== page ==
It may be added at once that in practice the solutions achieved in the course of such meetings were focused on remedying the damage. This system, having been derogated by the colonial administration of justice, has now been partly restored in New Zealand. Naturally, there appears the question how it happened that the resolutions of such meetings actually become acceptable within the framework ← 12 | 13 → of the modern legal system. It proved very helpful that this system originated in Maori culture. At first, it was accepted as a part of an experiment pertaining to juveniles of Maori origin. Its positive outcomes and popularity indicated that the experimentation could provide grounds for the restorative justice conference—this being one of the most vital methods for the new concepts.
On the one hand, there is both an ongoing practice and a general return to the roots, because the Maori procedures for resolving conflicts by the community, as can be easily guessed, are not entirely unique.13 Similar processes, oriented primarily in the direction of compensation, and catering to the needs of the wronged party and his family, may be observed in most societies at the periphery of the contemporary state. However, this phenomenon does not only involve grassroots tendencies. Campaigners are also supported by science. Criminologist N. Christie forged a novel paradigm in horizontal justice, which differs from the traditional model of vertical justice. It essentially consists of the following:
1.Decisions are locally entrenched. […] What matters is the here and now—taking the past into account and considering the future. This may lead to inequality: “the very same act” may be qualified differently in district A and districts B and C. However, within the districts all must agree unanimously that justice was really done.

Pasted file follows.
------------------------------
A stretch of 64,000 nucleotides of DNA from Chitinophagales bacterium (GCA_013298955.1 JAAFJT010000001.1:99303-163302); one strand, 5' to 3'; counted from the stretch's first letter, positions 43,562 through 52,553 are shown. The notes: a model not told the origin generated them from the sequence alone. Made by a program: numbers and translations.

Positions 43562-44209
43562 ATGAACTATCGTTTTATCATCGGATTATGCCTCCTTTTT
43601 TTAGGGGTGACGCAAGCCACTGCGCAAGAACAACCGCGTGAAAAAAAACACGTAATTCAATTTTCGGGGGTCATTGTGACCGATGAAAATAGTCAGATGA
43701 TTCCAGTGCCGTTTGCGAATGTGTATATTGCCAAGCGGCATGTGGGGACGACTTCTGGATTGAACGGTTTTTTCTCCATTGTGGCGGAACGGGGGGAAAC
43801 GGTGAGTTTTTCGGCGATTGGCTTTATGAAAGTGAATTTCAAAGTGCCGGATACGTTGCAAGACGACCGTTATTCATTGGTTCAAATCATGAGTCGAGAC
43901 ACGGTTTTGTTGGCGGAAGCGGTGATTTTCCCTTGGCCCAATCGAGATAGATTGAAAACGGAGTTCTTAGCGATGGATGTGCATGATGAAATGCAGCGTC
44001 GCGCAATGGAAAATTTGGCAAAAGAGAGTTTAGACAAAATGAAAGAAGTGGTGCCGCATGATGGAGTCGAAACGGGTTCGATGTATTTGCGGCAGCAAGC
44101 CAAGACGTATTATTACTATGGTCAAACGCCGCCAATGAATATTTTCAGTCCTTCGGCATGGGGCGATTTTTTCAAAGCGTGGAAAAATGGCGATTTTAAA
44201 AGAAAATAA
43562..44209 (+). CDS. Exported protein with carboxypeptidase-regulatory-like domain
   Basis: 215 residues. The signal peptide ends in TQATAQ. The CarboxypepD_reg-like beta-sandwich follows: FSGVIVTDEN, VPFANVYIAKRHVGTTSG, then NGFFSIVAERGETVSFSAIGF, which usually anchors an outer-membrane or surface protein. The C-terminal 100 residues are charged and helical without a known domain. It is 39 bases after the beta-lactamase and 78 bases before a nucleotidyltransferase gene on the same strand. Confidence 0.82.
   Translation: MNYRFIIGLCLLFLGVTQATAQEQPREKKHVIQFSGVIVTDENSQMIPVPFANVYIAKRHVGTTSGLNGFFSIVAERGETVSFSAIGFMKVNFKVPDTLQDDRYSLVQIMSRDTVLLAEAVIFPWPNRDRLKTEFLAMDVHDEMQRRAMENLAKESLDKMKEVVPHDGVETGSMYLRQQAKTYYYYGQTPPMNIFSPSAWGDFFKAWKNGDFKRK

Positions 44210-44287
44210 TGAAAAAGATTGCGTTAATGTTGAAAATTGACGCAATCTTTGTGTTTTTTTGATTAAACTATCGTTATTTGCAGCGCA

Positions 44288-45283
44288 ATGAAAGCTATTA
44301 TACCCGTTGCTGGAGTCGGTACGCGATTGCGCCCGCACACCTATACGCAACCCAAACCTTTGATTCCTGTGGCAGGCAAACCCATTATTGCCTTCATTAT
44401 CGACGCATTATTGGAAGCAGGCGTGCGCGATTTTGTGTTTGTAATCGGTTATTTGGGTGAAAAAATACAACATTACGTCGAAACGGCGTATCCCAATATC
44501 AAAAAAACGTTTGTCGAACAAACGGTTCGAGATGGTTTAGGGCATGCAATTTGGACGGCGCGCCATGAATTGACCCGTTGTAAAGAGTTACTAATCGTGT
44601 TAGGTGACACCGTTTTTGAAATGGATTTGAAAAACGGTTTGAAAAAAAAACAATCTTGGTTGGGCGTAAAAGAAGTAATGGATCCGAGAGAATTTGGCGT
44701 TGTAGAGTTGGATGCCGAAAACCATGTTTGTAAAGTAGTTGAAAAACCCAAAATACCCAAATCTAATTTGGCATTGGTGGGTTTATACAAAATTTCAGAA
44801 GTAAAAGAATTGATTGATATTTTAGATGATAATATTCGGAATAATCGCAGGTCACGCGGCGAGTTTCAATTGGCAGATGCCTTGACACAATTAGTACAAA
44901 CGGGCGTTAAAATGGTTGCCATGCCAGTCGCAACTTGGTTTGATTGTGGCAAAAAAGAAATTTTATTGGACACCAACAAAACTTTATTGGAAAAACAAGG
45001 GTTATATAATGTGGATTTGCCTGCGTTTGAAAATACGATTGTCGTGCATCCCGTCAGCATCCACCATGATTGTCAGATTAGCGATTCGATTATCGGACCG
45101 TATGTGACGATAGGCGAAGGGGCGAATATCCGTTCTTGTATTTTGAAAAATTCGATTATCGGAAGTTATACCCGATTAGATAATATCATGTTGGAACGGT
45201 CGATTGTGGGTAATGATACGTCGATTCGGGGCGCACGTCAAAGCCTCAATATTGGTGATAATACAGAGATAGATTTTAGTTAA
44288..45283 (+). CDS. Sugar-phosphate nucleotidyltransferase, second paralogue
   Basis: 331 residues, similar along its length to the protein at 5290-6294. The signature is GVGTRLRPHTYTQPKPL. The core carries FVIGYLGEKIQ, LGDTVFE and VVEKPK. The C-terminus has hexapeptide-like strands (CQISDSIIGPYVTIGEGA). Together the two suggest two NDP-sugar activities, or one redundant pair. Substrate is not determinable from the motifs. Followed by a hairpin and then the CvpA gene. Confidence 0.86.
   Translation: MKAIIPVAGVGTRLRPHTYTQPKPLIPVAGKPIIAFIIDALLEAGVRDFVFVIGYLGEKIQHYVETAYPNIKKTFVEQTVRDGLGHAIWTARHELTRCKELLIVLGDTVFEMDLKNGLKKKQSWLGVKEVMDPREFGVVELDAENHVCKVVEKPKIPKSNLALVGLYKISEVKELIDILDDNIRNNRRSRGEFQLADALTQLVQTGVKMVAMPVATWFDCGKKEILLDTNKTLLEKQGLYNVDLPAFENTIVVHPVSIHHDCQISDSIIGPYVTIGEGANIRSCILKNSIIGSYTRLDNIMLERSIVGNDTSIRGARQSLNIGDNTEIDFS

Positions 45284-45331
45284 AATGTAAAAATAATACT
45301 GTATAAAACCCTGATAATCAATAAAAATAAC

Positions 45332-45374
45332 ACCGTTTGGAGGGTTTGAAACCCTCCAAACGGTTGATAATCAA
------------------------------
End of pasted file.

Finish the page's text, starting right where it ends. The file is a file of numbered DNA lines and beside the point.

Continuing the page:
2.Questions about proper relations are approached in a manner radically different from what can be encountered within a legal system. An accurate response is considered to be a matter of primary importance, yet within the model of horizontal justice there are no predefined solutions. The proper reaction to a crime is elected in the course of the process designed to come to such a specific response. The correct answer is what participants in the procedure deem correct. Among all interested parties a minimal level of consent must subsist concerning the appropriateness of the chosen response […]
3.Compensation for both non-economic and economic loss appears as much more crucial than the urge for vengeance and the demand to punish the offender.14
Restorative justice is a concept in which the main goal can easily be detected as a specific synthesis of the whole movement. It is primarily about reconciliation between the wrongdoer and the wronged party, which is realised by redress to the latter. Should such a rapprochement prove impossible, an honest and frank meeting between the offender and the wronged party with a view to a mutual understanding of their positions is still meaningful. It ought to be emphasised that reconciliation, or even the meeting itself, is interpreted as a merit on its own. Still, it does allow for the implementation of other processes are traditionally ← 13 | 14 → associated with criminal law: that is, most importantly, the reduction of crime. In this respect, the authors stress J. Braithwaite’s conception of reintegrating shame. M. Płatek, even in invoking this conception, contends that
societies of the lowest crime indicator are not the ones which have the most severe punishments. The reverse is the case. The lowest crime level is observed where shame and a sense of shame play the most significant roles. If shame is to be effective, a specific type is needed. Braithwaite calls it “reintegrating shame.” It stands in juxtaposition to stigmatisation, which is inherent to traditional justice.15
Stigmatisation cannot be considered an effective factor in preventing crime, because an educated person is not particularly susceptible to this type of internal stimulus. The effects of shame are also internalised. It may reaffirm the offender’s morality, inclining him or her to admit that the act has been committed against the system of values which to which he or she also adheres.16